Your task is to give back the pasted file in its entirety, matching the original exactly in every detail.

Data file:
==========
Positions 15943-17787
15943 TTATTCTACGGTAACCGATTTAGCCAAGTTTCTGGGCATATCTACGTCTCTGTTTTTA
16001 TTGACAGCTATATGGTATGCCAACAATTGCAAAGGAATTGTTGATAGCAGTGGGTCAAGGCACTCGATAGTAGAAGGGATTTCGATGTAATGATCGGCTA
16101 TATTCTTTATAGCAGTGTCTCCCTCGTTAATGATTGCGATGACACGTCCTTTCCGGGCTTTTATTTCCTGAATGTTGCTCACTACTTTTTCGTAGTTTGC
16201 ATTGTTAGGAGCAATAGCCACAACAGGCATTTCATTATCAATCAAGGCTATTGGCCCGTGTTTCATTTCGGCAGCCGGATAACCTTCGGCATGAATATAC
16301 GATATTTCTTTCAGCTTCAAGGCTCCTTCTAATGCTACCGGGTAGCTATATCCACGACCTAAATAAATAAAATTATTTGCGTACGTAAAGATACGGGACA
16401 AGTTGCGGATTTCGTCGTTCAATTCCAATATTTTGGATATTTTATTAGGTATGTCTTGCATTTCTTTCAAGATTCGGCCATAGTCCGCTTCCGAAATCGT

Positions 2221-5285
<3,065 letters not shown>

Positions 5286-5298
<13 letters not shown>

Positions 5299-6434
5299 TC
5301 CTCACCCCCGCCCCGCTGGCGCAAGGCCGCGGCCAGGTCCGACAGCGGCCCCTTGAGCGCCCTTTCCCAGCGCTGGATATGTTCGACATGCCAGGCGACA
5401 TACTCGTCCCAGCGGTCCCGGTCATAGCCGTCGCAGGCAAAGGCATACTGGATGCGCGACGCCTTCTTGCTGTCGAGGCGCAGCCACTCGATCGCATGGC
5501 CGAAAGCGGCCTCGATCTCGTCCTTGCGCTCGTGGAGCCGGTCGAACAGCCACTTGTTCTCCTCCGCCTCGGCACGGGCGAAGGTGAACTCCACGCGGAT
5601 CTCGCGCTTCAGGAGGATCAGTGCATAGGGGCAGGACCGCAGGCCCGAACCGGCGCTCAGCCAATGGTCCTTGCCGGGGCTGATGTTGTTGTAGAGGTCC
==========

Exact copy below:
Positions 15943-17787
15943 TTATTCTACGGTAACCGATTTAGCCAAGTTTCTGGGCATATCTACGTCTCTGTTTTTA
16001 TTGACAGCTATATGGTATGCCAACAATTGCAAAGGAATTGTTGATAGCAGTGGGTCAAGGCACTCGATAGTAGAAGGGATTTCGATGTAATGATCGGCTA
16101 TATTCTTTATAGCAGTGTCTCCCTCGTTAATGATTGCGATGACACGTCCTTTCCGGGCTTTTATTTCCTGAATGTTGCTCACTACTTTTTCGTAGTTTGC
16201 ATTGTTAGGAGCAATAGCCACAACAGGCATTTCATTATCAATCAAGGCTATTGGCCCGTGTTTCATTTCGGCAGCCGGATAACCTTCGGCATGAATATAC
16301 GATATTTCTTTCAGCTTCAAGGCTCCTTCTAATGCTACCGGGTAGCTATATCCACGACCTAAATAAATAAAATTATTTGCGTACGTAAAGATACGGGACA
16401 AGTTGCGGATTTCGTCGTTCAATTCCAATATTTTGGATATTTTATTAGGTATGTCTTGCATTTCTTTCAAGATTCGGCCATAGTCCGCTTCCGAAATCGT

Positions 2221-5285
<3,065 letters not shown>

Positions 5286-5298
<13 letters not shown>

Positions 5299-6434
5299 TC
5301 CTCACCCCCGCCCCGCTGGCGCAAGGCCGCGGCCAGGTCCGACAGCGGCCCCTTGAGCGCCCTTTCCCAGCGCTGGATATGTTCGACATGCCAGGCGACA
5401 TACTCGTCCCAGCGGTCCCGGTCATAGCCGTCGCAGGCAAAGGCATACTGGATGCGCGACGCCTTCTTGCTGTCGAGGCGCAGCCACTCGATCGCATGGC
5501 CGAAAGCGGCCTCGATCTCGTCCTTGCGCTCGTGGAGCCGGTCGAACAGCCACTTGTTCTCCTCCGCCTCGGCACGGGCGAAGGTGAACTCCACGCGGAT
5601 CTCGCGCTTCAGGAGGATCAGTGCATAGGGGCAGGACCGCAGGCCCGAACCGGCGCTCAGCCAATGGTCCTTGCCGGGGCTGATGTTGTTGTAGAGGTCC